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Number of Pages: 304
Publication Date: 2014
|Dimensions: 7.10 X 4.70 X 1.00 (inches)|
New Testament Exegesis: A Handbook for Students and Pastors, Third EditionGordon D. FeeWestminster John Knox Press / 2002 / Trade Paperback$17.99 Retail:4.5 Stars Out Of 5 4 Reviews
$26.00Save 31% ($8.01)
Living By the Book Workbook: The Art & Science of Reading the BibleHoward G. Hendricks, William D. HendricksMoody Publishers / 2007 / Trade Paperback$11.99 Retail:5 Stars Out Of 5 8 Reviews
$16.99Save 29% ($5.00)
Understanding the Bible isnt for the few, the gifted, the scholarly. The Bible is accessible. Its meant to be read and comprehended by everyone from armchair readers to seminary students. A few essential insights into the Bible can clear up a lot of misconceptions and help you grasp the meaning of Scripture and its application to your twenty-first-century life.
More than three quarters of a million people have turned to How to Read the Bible for All Its Worth to inform their reading of the Bible. This fourth edition features revisions that keep pace with current scholarship, resources, and culture. Changes include:
- Updated language for better readability
- Scripture references now appear only in brackets at the end of a sentence or paragraph, helping you read the Bible as you would read any bookwithout the numbers
- A new authors preface
- Redesigned and updated diagrams
- Updated list of recommended commentaries and resources
Covering everything from translational concerns to different genres of biblical writing, How to Read the Bible for All Its Worth is used all around the world. In clear, simple language, it helps you accurately understand the different parts of the Bibletheir meaning for ancient audiences and their implications for you todayso you can uncover the inexhaustible worth that is in Gods Word.
Douglas Stuart is Professor of Old Testament and Chair of the Division of Biblical Studies at Gordon-Conwell Theological Seminary. He holds the B.A. and Ph.D. from Harvard University. Among his earlier writings are Studies in Early Hebrew Meter, Old Testament Exegesis: A Primer for Students and Pastors, and Favorite Old Testament Passages.
bhorganAge: 25-34Gender: male5 Stars Out Of 5Worth the cost!January 13, 2016bhorganAge: 25-34Gender: maleQuality: 5Value: 5Meets Expectations: 5Definitely a must for those who want to interpret the Bible accurately.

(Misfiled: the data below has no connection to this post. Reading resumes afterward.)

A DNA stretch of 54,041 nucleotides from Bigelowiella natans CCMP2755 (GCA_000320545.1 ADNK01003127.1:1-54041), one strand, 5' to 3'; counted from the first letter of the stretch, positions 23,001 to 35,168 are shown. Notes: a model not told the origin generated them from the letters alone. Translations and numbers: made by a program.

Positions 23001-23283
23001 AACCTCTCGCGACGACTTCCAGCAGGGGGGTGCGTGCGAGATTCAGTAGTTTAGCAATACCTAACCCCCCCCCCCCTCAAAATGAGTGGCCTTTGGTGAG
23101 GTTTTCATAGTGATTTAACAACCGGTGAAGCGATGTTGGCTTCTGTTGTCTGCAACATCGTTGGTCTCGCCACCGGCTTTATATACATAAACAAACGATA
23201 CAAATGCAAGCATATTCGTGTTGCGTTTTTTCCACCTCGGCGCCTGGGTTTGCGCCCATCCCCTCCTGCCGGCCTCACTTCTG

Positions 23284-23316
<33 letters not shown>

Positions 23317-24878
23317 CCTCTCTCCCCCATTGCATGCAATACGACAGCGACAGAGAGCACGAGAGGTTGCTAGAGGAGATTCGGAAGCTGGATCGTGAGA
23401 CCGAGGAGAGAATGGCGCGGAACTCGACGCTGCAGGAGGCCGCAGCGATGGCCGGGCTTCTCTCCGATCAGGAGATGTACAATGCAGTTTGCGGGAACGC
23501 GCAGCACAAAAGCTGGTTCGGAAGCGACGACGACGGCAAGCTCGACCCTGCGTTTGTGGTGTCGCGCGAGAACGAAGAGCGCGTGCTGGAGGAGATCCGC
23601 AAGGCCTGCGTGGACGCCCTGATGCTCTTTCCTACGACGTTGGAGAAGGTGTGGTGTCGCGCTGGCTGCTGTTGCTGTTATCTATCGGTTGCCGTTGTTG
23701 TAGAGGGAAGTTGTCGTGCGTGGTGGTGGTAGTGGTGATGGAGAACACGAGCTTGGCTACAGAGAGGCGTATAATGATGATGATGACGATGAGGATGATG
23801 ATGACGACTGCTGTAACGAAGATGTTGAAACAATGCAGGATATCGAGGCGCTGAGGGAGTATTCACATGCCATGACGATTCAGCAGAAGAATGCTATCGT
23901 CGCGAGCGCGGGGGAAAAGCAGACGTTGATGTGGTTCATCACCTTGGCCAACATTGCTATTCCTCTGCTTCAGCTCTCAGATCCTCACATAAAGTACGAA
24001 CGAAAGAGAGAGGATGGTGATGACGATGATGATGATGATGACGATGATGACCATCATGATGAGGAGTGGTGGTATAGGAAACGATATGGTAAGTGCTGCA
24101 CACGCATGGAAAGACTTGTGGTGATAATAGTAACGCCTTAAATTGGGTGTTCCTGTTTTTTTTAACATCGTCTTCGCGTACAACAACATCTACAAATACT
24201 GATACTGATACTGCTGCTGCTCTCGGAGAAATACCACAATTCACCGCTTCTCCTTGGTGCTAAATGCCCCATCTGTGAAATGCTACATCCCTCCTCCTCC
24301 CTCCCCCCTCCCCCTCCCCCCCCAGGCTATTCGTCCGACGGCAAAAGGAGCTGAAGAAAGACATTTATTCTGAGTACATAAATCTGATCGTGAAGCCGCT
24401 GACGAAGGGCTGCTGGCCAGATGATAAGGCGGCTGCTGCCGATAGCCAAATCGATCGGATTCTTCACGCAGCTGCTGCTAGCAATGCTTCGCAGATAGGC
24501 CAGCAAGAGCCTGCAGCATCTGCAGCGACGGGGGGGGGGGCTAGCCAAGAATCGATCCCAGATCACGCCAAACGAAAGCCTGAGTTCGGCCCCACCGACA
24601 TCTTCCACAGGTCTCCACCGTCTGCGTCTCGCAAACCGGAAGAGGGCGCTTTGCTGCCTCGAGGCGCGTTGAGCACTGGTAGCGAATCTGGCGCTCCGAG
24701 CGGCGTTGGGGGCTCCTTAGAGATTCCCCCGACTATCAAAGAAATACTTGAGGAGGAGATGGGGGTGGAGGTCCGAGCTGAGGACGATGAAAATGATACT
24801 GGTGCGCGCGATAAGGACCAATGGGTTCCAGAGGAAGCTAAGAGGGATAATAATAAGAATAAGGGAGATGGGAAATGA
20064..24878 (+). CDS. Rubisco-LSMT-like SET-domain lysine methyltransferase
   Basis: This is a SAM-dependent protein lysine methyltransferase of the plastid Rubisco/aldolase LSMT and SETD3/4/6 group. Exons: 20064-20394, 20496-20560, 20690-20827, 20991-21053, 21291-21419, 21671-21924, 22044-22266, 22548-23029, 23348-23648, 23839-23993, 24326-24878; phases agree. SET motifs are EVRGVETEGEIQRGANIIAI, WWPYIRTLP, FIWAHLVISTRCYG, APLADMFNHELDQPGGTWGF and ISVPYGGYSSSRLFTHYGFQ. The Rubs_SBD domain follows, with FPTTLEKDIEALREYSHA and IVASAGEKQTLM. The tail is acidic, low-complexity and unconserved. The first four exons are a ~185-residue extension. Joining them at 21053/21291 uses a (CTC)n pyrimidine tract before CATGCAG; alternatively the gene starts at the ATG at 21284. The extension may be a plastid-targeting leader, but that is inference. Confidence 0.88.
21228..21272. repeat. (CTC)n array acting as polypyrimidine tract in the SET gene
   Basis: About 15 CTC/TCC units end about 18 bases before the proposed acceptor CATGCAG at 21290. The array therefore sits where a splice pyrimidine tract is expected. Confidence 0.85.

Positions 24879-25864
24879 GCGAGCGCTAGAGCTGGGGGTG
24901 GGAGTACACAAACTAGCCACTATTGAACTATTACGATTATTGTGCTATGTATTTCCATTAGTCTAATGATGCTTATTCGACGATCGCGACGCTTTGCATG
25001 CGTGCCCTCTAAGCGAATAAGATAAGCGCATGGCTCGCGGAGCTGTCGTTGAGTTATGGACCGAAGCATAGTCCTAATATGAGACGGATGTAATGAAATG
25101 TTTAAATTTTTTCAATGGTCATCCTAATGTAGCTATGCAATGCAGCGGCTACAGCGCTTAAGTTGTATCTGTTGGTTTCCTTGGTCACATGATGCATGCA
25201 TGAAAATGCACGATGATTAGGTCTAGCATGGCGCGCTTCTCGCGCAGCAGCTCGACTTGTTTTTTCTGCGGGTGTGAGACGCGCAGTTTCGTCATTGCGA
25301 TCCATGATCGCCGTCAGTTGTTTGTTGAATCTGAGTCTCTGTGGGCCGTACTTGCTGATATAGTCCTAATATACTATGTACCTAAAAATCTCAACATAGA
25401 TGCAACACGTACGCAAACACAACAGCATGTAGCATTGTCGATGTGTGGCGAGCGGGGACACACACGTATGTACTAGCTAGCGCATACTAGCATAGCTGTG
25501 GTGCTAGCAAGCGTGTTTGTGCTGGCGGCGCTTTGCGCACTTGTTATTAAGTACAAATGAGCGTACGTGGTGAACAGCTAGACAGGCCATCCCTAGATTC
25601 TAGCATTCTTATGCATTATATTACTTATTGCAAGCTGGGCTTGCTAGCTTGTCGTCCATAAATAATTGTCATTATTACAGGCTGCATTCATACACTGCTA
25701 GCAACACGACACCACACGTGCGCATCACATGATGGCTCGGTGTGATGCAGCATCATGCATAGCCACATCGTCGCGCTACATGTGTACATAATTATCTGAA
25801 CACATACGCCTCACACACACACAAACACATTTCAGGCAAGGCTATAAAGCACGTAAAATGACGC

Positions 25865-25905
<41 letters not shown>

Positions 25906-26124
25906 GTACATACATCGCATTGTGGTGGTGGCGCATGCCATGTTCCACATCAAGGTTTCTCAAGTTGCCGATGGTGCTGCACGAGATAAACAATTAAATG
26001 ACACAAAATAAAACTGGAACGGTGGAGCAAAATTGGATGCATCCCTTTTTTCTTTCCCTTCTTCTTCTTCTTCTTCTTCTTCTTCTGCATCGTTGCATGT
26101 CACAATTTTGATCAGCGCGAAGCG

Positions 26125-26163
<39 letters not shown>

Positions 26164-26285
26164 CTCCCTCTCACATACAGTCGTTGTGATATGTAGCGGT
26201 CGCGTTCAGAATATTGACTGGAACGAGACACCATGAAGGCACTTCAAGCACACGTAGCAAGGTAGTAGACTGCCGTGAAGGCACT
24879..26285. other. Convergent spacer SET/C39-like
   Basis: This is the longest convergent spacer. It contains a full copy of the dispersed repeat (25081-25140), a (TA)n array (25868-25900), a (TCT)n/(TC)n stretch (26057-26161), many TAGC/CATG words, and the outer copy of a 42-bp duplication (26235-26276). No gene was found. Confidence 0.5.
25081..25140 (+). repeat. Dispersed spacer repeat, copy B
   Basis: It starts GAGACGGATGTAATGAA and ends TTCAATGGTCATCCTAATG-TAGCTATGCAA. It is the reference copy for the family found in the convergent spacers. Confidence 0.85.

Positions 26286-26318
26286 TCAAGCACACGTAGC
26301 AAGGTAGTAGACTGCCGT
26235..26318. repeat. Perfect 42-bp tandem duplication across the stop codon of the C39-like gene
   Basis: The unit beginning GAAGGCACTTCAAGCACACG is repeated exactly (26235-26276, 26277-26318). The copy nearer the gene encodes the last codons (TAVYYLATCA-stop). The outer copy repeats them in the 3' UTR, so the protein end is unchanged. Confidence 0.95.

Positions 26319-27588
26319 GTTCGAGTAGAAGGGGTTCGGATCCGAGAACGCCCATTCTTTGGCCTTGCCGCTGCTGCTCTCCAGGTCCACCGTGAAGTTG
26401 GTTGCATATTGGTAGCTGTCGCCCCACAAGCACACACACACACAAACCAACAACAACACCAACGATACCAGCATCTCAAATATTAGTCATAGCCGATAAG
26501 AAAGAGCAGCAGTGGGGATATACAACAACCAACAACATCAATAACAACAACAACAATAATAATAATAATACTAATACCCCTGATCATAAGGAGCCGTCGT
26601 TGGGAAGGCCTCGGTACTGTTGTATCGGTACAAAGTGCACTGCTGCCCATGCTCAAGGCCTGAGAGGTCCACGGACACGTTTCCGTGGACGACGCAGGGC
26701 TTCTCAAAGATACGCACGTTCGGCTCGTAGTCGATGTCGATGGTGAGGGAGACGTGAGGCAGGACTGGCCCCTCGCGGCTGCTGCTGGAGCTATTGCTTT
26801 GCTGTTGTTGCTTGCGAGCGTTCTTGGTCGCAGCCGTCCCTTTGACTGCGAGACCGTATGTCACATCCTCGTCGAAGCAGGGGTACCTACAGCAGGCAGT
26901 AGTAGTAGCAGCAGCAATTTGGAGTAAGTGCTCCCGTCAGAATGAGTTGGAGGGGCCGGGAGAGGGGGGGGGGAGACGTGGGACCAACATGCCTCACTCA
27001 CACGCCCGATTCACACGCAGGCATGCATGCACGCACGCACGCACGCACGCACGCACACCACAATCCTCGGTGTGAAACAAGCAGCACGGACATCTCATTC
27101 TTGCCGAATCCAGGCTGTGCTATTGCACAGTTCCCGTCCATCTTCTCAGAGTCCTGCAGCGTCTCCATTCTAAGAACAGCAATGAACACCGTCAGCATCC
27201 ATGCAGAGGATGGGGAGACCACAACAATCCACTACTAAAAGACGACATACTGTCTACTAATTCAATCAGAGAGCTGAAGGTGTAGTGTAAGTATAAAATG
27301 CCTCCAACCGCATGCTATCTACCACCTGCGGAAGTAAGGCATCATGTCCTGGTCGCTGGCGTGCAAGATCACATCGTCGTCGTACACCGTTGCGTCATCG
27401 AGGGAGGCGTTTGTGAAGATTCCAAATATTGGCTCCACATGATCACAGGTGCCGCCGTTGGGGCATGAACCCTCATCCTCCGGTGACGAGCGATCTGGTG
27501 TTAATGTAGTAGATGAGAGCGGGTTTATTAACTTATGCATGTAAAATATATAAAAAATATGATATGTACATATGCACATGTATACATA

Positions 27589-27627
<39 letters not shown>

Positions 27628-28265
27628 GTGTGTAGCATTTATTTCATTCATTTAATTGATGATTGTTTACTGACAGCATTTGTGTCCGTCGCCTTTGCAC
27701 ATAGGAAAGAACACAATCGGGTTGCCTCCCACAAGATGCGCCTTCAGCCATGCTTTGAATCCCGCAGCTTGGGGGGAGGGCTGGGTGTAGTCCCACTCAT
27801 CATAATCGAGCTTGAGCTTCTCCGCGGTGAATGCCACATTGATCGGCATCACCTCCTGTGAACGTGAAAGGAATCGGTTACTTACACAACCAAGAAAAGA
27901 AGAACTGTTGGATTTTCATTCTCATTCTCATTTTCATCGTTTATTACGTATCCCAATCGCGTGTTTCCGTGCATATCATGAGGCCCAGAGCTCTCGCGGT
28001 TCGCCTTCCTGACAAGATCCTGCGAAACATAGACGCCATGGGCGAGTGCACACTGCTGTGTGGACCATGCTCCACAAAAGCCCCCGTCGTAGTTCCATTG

Toronto Pastor4 Stars Out Of 5Great Book, Disappointing MomentNovember 23, 2015Toronto PastorQuality: 4Value: 4Meets Expectations: 3The nature of handling such a broad topic as hermeneutics in such a concise and accessible package requires that there will be availability for picking at what was and was not included. Fee and Stuart note that their handling of Bible translations is intentionally not an exhaustive coverage of English Bible translations. However, their handling of the English Standard Version is surprising. One of the fastest growing and more popular modern translations of the Bible received only two mentions and both of these are in passing. The first mention is simply to add it to the list of formal translations. The second mention, however, is problematic for more than its brevity. As they discuss the nature of formal and functional translations in the handling of inclusive nouns, they parenthetically position the ESV as if it were a renderings of special interest group focused more on the removal of women from Scripture than providing any real contribution to the field of Bible translation. It would seem that such a popular translation would warrant discussion. After arguing that multiple translations are needed to properly study the Bible, it would seem that the ESV might be valued for the exact reason they push it aside; it provides a formal translation for a set of passages that have become almost universally translated with a functional equivalency. Should the authors have been of less prestige than they are, one might be tempted to question the involvement of Zondervan in such an oversight. However disappointing this might be, it is not the purpose of the book on the whole and is not problem enough to render the book beyond recommendation. Those translation recommended by the authors is the NIV '11 with the following statement in conclusion, "If you were regularly to read this translation, and then consult at least one from the there other categories (NRSV/NASB; GNB/NAB; REB/NJB), You would be giving yourself the best possible start to an intelligent reading and study of the Bible."
We ought not major on minors, but I found this to be a disappointing moment in an otherwise wonderful book. As a side note, Fee recommends the ESV in "How to Choose a Translation For All It's Worth" (2007). His reasoning is the improved accuracy of handling gender language when compared to other formal equivalent translations. Again, it's nothing that I would make a big deal over, but it is certainly not the books finest moment. This is a good book, and the book on translations is even better. Get them both.